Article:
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    Human Resources: Sample Service Animals Policy for your Employee Handbook

    By Barrow Group Staff / September 10, 2019

    Service Animal

    This sample policy makes clear your company's stance on service animals. This can be a stand-alone policy or part of an employee handbook. This sample policy should be customized prior to use. 

    Service Animal Policy

    In compliance with the provisions of the Americans with Disabilities Act (ADA), individuals with disabilities shall be permitted to be accompanied by their service animals in all unrestricted areas of [COMPANY]’s facilities, and may attend any class, meeting or other event. Exceptions may apply in certain areas.

    Employees who have a disability and are requesting accommodation for a service animal must contact the human resources (HR) department and complete the proper documentation. All service animals must be registered with the HR department.

    For purposes of this policy, “service animal” has been defined by the ADA as “any animal individually trained to work or perform tasks for the benefit of an individual with a disability, including, but not limited to, guiding individuals with impaired vision, alerting individuals to an impending seizure or protecting individuals during one, and alerting individuals who are hearing impaired to intruders, or pulling a wheelchair and fetching dropped items.” Absent prior authorization, [COMPANY] prohibits individuals from bringing onto the premises a pet that does not meet the ADA’s definition of service animal.

    All service animals must be licensed in compliance with local laws. Service animals must also be vaccinated against rabies and other diseases typically found in that animal, and must wear a tag displaying its vaccinated status. Service animals must be harnessed, leashed or tethered, unless these devices interfere with the service animal’s work or the individual’s disability prevents them from using these devices, in which case the individual must maintain control of the animal through voice, signal or other effective controls.

    The service animal’s handler must be in complete control of the service animal at all times. The care and supervision of a service animal is solely the responsibility of its handler. An individual who brings a service animal onto [COMPANY]’s premises is completely and solely liable for any injuries or damage to personal property caused by the animal. Any repair or cleaning costs incurred by a service animal will be charged to the handler.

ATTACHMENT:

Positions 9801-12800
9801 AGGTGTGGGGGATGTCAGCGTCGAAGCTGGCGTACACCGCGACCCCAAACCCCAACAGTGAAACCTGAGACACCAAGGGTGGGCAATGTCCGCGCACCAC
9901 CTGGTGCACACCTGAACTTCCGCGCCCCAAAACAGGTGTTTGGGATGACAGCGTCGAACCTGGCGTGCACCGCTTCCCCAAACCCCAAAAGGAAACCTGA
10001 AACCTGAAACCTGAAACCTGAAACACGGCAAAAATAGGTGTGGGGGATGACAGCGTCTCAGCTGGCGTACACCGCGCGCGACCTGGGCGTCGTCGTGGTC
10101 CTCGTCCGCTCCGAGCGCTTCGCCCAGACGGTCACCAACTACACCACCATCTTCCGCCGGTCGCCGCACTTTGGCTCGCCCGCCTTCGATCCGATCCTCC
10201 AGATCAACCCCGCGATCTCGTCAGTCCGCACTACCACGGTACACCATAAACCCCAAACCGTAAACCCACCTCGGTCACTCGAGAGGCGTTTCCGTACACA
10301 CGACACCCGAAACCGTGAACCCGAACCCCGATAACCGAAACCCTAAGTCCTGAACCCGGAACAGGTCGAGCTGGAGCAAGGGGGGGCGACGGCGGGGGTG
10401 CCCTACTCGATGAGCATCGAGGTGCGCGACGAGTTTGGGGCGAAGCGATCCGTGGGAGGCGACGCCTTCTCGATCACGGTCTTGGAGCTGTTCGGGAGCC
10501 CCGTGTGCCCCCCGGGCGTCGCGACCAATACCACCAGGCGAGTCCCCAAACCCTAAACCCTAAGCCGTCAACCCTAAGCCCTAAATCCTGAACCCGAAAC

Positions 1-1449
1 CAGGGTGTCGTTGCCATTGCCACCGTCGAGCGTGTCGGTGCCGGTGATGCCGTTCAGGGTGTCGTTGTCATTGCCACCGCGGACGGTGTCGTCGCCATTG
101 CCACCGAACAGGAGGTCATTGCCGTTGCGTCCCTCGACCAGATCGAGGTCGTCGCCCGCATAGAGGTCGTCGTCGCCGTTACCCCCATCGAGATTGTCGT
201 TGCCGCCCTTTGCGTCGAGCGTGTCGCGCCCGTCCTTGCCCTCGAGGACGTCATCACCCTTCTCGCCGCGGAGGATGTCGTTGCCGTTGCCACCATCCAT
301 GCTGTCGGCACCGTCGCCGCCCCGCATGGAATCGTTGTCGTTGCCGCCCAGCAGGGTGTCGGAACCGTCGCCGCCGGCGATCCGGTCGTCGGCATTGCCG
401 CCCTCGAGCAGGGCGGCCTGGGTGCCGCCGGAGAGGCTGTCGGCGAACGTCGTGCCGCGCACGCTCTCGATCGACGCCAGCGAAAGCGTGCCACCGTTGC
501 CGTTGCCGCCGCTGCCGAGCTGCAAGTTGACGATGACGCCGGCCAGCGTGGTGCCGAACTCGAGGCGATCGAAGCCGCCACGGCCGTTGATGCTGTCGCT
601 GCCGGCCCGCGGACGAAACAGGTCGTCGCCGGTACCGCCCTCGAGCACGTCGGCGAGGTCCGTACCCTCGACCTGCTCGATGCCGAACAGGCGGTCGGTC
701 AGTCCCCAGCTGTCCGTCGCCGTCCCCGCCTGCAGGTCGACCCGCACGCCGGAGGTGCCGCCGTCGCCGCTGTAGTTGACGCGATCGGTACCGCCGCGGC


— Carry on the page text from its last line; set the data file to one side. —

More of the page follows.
[COMPANY] also expects all service animals and their respective handlers to exhibit reasonable behavior while on ’s grounds. The service animal must be properly groomed and maintained so as to avoid disruption of others in the workplace. In addition to the aforementioned requirements, a service animal may be removed from [COMPANY]’s premises for one of the following reasons:

    • - The service animal acts out of control or behaves poorly so as to cause a disruption, and the handler fails or is unable to take effective action to control the service animal.
    • - The service animal is unclean, and/or not housebroken.

    If the service animal consistently behaves improperly, the handler may be directed not to bring the service animal onto [COMPANY]’s premises until the handler corrects the service animal’s behavior. When there is a legitimate reason to ask that a service animal be removed from the premises, staff must offer the disabled individual the opportunity to obtain goods or services without the service animal’s presence.

    This Employee Handbook policy is a guideline meant to be edited to meet an employer’s situation. It is not meant to be exhaustive or construed as legal advice.

    Consult additional insurance and/or legal counsel for professional advice.

    Topics: temporary staffing, staffing, PEO, human resources, compliance

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